Square Enix Gets Sued For Using Dragon Quest Character In Film Adaptation

The English release for the movie Dragon Quest: Your Story from 2019 was debuted on Netflix earlier this year. For those who don’t know what this movie is, it’s an animated film adaptation of Dragon Quest 5: Hand of the Heavenly Bride, which was a 1992 Super Nintendo game by Square Enix.

Even though the game itself wasn’t heavily criticized, despite the fact that it wasn’t able to copy the iconic art style of Akira Toriyama and that it received a bit of backlash for how it ended, the movie adaptation was one of the top 25 highest-grossing films last year in Japan.

In December of last year, however, the novelist for Dragon Quest 5, Saori Kumi, stated that she was going to file a lawsuit against the movie’s production committee for making use of the Hero Ryuka a.k.a Luca in the Dragon Quest 5 film. In more recent news though, it appears that she will be suing not only Square Enix but Toho Co., Ltd. as well.

If you’ve been a long-term fan of Dragon Quest, you probably know by now that most entries in the franchise have a silent main protagonist who doesn’t even have a name, as he only gets called “Hero.” Dragon Quest 5 is no different.

“Hero” is the general name given to all the main protagonists in the Dragon Quest series, and in fact, this was even the name given to the character in Super Smash Bros. Ultimate. That being said, this isn’t necessarily the case for spin-off materials based on the video games in the series, as the protagonist usually gets a name like Dragon Quest 5‘s Luca (Ryuka).

This name for the Hero was initially used in the Japan-exclusive novel based on Dragon Quest 5, which was published following the game’s release. Now, this is where the issue lies because this novelization in question was written by Saori Kumi, and she was the one who thought of the name Ryuka. This was later localized to Luca due to the English release of the movie.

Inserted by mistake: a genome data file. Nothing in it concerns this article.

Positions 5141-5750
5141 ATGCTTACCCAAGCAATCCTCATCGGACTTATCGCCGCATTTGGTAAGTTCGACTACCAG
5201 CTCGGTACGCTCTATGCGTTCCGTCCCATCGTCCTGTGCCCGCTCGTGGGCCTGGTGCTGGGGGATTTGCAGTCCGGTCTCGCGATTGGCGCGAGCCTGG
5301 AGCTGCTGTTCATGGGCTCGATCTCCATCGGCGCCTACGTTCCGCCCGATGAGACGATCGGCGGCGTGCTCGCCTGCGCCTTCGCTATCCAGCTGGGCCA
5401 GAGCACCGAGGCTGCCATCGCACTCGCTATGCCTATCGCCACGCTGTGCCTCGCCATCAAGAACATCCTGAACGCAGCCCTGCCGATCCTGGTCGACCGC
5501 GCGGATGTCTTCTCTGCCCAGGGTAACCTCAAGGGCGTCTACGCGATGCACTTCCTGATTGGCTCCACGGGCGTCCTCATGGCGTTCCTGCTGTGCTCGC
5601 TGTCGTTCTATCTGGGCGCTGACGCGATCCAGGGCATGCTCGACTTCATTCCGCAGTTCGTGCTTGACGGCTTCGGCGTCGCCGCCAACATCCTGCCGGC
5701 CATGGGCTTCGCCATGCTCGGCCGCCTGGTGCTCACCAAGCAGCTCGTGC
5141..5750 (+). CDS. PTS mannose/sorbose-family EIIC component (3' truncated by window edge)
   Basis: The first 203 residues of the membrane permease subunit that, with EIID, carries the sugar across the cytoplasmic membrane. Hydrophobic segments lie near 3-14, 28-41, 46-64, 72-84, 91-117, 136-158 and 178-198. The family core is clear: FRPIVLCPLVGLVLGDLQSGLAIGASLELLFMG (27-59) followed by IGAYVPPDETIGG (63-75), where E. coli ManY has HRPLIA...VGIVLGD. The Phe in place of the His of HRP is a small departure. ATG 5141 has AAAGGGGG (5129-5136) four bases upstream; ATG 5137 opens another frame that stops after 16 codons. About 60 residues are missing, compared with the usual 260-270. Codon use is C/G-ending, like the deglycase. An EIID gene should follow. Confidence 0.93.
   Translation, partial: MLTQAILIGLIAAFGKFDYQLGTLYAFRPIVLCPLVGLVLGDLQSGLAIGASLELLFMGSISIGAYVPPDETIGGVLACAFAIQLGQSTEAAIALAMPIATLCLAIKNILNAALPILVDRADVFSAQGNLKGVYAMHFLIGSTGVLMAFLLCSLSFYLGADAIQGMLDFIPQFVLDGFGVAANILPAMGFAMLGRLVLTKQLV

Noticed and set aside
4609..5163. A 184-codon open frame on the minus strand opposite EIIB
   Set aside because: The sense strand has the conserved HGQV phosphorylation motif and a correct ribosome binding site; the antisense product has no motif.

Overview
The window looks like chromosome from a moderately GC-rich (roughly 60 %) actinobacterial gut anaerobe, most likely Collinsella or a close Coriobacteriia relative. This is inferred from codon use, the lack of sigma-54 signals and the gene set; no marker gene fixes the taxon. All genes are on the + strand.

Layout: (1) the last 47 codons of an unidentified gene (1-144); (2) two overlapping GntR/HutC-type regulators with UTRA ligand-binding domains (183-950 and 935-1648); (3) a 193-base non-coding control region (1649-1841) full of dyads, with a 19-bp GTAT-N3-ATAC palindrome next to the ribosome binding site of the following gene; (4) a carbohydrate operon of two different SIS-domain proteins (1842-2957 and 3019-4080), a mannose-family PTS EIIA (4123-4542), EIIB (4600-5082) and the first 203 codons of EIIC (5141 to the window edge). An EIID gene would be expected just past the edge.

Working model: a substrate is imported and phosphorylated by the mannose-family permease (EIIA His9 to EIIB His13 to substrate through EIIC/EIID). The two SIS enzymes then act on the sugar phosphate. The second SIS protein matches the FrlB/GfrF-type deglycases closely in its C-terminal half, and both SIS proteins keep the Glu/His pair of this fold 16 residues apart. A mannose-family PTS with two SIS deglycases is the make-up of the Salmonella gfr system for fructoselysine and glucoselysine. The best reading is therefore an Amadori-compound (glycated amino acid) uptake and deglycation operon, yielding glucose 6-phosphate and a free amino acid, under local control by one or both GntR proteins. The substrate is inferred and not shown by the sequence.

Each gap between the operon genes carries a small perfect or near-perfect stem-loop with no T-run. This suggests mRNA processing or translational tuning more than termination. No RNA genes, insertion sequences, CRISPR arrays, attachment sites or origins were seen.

In December 2019, Kumi sued the production committee of Dragon Quest: Your Story, only asking for credit as well as an apology. In her most recent lawsuit, however, Kumi also sued developer Square Enix and requested 2 million yen in damages.

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In addition to that, she also asks for both companies, namely Square Enix and Toho Co., Ltd., to give her a public apology. This lawsuit was made possible after numerous Japanese Dragon Quest fans kept supporting her cause for many months via crowdfunding platforms.

This situation is indeed very tricky because while Kumi did conceptualize Dragon Quest 5’s protagonist’s name in the novelization, the character has already had a designated design and appearance from the original video game from 1992, which is obviously legally owned by Square Enix.

However, it’s rather disappointing to hear that Kumi wasn’t even given credit for the character’s name. After all, it’s quite clear that the movie stuck with the name Ryuka in an attempt to catch the attention of those who are fans of the novelization.

Aletheia
Cat and literature-lover. I play RPG games when I have the time.
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